Coastal Restoration Trust of New Zealand

Coastal Dune Ecosystem Reference Database

Regional Estuary Monitoring Programme (REMP) Plan

Singleton, N.
Publisher / Organisation
Waikato Regional Council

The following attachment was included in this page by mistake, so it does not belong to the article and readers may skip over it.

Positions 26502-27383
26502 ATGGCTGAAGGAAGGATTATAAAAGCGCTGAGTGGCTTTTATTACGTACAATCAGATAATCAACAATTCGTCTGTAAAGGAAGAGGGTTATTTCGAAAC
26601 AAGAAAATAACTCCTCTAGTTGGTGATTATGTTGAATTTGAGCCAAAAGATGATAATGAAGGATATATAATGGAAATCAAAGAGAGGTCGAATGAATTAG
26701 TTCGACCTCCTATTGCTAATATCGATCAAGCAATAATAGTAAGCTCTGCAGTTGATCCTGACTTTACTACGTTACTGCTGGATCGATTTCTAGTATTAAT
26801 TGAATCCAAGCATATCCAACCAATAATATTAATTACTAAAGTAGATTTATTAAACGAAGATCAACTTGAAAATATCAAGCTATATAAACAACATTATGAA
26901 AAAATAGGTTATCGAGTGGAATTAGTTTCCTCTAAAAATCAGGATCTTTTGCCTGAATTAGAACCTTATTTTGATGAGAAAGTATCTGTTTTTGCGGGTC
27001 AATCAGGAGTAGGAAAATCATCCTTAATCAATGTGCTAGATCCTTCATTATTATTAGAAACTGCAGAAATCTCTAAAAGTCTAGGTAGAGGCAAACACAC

In April 2001 Environment Waikato started a long term monitoring programme in the Firth of Thames and Raglan (Whaingaroa) Harbour, looking at estuary health. The programme monitors sediment-dwelling (‘benthic’) animal communities that live between the low and high tide marks, and sediment characteristics (like the amount of mud, shell and minute algae present). Estuaries are one of the most sensitive coastal areas, and are at risk from human activities. They are important areas for people culturally, commercially and recreationally, and are highly productive ecosystems that provide important habitats for many fish, shellfish and bird species. Estuaries receive and accumulate sediment, nutrients and contaminants from the surrounding catchment. What happens on land can directly and indirectly affect the health of an estuary. Monitoring will allow early detection of any negative environmental changes, and as such provide a trigger for assessing land management practices. Five sites are monitored quarterly in the Firth of Thames and Raglan Harbour. Marine worms and shellfish are the most common benthic animals found. Differences in animal communities found between the two estuaries are mainly caused by differences in sediment characteristics (mainly the amount of shell material and proportion of mud in the sediments). Overall, the sediments monitored in the Firth of Thames are sandy with low mud content, and the amount of mud in Raglan Harbour is 2-4 times greater than that found in the Firth of Thames. In both estuaries, the proportion of mud in the sediment increased between 2001 and 2006. (with a greater rate of increase in Raglan Harbour) - this is a concern. Fewer animals were found at the muddiest sites in Raglan Harbour than at the more sandy sites, which suggests that the mud has a negative effect. However, even though the sediment mud content increased between 2001 and 2006, there is no evidence of declining trends of sensitive animals – at the muddy sites, the number of animals present was low even at the start of the monitoring. The increase in sediment mud levels could either be caused by activities in the catchment, or it could be part of natural fluctuations. Continued monitoring is needed to determine if the increase in mud is caused by human activities, and if it is having an effect on the benthic animals over time. It is likely that if mud levels continue to increase it is only a matter of time before this will start to impact the benthic animal communities, and the fish and birds that eat them. Overall the monitoring shows the Firth of Thames and Raglan Harbour are relatively healthy. It is important that monitoring continues in the long term so that any changes in the animal communities resulting from catchment activities can be detected. This will allow better management of these important ecosystems.